Dinner for Two
Mike Gayle
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Dinner for Two

Mike Gayle
Downtown Press
352 pages
June 2004
rated 2 1/2 of 5 possible stars

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With a wave of British novels soaking the shelves of bookstores - think Helen Fielding’s Bridget Jones' Diary – it’s easy to fall for the shiny lure held in front of you by advertisers and publishing houses. I know because I fell for it. I was under the impression that Mike Gayle’s latest, Dinner for Two, would read a little like Nick Hornby’s popular novel About a Boy. Maybe it was because of the review on the back of the book comparing Gayle to Hornby, or perhaps it was due to my assumption that any new literature coming out of England would be both satirical and provocative. Either way, I was wrong. Five pages into the story my bubble of expectation had popped.

It’s not that Dinner is the worse piece of fiction ever. I’m sure there are plenty of novels holding that title. The thing is, it is just entirely too predictable and simple; a combination that will weaken any novel at the knees. And though I am not a math genius, I do know that when you take a basic plot, add vague characters, and divide by clichés, it won’t equal a classic. What you end up getting here is a slow novel that barely holds your attention. Though Gayle manages to get his point across, its voice seems to cater to a fifth-grade readership. In short, it’s formulaic, blasé and entirely too long.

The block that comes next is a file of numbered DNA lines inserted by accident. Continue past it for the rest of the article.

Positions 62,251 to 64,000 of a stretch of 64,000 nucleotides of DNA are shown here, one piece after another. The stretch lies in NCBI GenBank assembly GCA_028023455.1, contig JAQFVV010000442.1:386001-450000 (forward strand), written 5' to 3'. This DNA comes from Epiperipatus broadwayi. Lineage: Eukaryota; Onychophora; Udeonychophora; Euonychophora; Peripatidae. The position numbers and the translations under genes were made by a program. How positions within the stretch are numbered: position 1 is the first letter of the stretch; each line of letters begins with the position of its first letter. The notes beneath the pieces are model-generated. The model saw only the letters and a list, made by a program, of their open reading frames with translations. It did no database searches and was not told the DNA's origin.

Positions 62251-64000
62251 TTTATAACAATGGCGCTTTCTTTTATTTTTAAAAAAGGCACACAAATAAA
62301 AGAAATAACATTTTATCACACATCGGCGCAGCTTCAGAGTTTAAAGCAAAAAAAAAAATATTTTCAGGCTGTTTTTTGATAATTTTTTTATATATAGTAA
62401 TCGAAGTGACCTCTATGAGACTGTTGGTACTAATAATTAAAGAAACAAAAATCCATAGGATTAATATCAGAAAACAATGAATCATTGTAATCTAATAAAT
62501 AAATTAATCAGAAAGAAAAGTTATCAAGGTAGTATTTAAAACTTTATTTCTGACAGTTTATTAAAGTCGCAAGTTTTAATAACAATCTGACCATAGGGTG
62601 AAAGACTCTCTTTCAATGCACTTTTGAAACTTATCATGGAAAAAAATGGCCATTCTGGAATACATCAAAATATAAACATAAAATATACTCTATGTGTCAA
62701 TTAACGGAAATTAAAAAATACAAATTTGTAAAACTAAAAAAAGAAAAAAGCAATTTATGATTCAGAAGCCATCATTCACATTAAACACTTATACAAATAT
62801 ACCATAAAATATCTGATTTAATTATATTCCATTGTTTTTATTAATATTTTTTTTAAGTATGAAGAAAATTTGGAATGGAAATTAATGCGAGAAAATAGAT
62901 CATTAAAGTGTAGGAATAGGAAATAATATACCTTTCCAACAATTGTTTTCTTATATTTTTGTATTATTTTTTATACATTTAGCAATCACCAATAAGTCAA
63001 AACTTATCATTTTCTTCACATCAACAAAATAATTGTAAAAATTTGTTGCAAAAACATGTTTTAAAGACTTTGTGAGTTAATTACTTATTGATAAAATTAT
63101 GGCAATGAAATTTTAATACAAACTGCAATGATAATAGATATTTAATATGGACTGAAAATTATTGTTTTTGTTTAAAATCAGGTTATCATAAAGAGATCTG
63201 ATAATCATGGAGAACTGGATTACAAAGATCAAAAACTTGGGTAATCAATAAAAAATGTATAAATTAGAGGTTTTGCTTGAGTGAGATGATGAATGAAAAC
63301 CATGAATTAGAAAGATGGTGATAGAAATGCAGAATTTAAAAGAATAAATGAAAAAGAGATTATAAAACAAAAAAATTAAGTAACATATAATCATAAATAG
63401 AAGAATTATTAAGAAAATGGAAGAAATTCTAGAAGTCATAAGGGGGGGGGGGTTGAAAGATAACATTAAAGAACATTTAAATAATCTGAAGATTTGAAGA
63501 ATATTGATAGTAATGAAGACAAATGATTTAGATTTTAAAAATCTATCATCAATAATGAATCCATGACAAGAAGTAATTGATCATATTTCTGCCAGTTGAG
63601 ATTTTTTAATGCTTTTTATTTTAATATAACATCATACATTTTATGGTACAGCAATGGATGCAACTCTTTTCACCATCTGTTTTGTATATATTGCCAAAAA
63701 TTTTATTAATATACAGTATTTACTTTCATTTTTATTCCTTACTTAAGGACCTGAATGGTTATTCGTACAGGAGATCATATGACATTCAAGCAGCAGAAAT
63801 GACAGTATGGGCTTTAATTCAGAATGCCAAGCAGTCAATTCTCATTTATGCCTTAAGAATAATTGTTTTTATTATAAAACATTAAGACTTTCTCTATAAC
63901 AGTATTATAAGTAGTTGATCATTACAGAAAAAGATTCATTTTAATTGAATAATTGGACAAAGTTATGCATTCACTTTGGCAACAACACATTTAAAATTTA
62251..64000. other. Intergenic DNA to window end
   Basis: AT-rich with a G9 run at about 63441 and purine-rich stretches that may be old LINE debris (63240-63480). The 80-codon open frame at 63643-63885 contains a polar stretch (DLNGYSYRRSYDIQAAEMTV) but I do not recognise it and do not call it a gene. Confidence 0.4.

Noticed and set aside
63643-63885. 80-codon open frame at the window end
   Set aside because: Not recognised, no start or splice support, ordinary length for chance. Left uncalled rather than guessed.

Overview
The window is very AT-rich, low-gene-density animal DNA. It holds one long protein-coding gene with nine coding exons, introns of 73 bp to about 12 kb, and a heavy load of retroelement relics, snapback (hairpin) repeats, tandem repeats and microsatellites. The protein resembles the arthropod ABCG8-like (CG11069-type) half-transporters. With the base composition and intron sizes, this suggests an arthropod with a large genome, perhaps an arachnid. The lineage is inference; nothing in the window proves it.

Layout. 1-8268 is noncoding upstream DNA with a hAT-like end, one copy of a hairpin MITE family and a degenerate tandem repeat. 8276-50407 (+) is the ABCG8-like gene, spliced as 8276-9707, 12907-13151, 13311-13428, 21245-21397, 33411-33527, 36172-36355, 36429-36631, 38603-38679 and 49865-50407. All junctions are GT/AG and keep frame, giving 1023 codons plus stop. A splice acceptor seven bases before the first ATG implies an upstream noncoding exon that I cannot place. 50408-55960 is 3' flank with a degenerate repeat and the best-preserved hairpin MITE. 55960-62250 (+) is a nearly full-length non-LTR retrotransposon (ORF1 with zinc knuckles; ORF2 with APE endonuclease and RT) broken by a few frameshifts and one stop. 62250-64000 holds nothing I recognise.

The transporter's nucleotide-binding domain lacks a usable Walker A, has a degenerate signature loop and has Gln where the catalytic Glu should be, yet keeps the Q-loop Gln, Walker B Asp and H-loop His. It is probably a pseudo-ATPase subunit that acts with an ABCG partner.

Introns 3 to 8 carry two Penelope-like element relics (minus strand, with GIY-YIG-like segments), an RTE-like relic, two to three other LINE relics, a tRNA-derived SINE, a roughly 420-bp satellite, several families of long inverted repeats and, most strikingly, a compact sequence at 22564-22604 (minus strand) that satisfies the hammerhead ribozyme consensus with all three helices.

We begin by looking through the eyes of Dave Harding, a peppy writer for a London music magazine called Louder. Dave, satirical at heart, loves music almost as much as he loves his wife, Izzy. While Dave ardently reviews promo albums from bands he’s never heard of, Izzy is plucking away at a female magazine called Femme. Both of the relatively young writers have everything they’ve ever wanted. They own a nice “flat”, have great friends, and hold rewarding jobs they could do in their sleep. But things go astray when Izzy becomes pregnant and suffers a sudden miscarriage. Soon, both their marriage and career goals are put under a microscope.

As Murphy’s Law proves, things don’t get any better. Louder quickly folds, Izzy doesn’t want kids, and Dave finds he must hide his desire for children. Trying desperately to mend their raw relationship, Dave takes a freelancing gig at a local teen magazine called Teen Scene. Before you can say “I Love Leonardo DiCaprio!”, Dave has transformed from a sophisticated music journalist into an “agony uncle.” His new role: to head an advice column at the popular rag. In no time, he’s wading through letters written by anxious boys and love-hungry girls while dispensing witty, honest solutions. Things seem to get back to normal for the couple, but as you've come to figure out, it never really does.

It isn’t until Dave comes across a letter written by Nicola, a blunt teenager searching for her father, that things begin to get interesting; still clichéd, but intriguing nonetheless. Dave realizes that an ancient one-night stand had resulted in a long-lost daughter. Now, he must decide whether to keep this news from Izzy, or meet Nicola on his own. What results from this meeting is a heart-warming connection that provides this story with the backbone it so desperately needs. His struggle to give both women in his life adequate attention keeps this book puttering along. But as you come close to the 300-page mark, you’ll begin to wonder where exactly the story's going. To answer your question: nowhere in particular.

The pinnacle of this book occurs in the middle, when the fumbling father falls in love with his honest daughter. You’ll smile, feel fuzzy inside, and maybe even weep. But once that comfort wears off, you’re stuck in book that isn’t nearly as appetizing as it looks.

Originally published on Curled Up With A Good Book at www.curledup.com. © N. Addison Thomas, 2004

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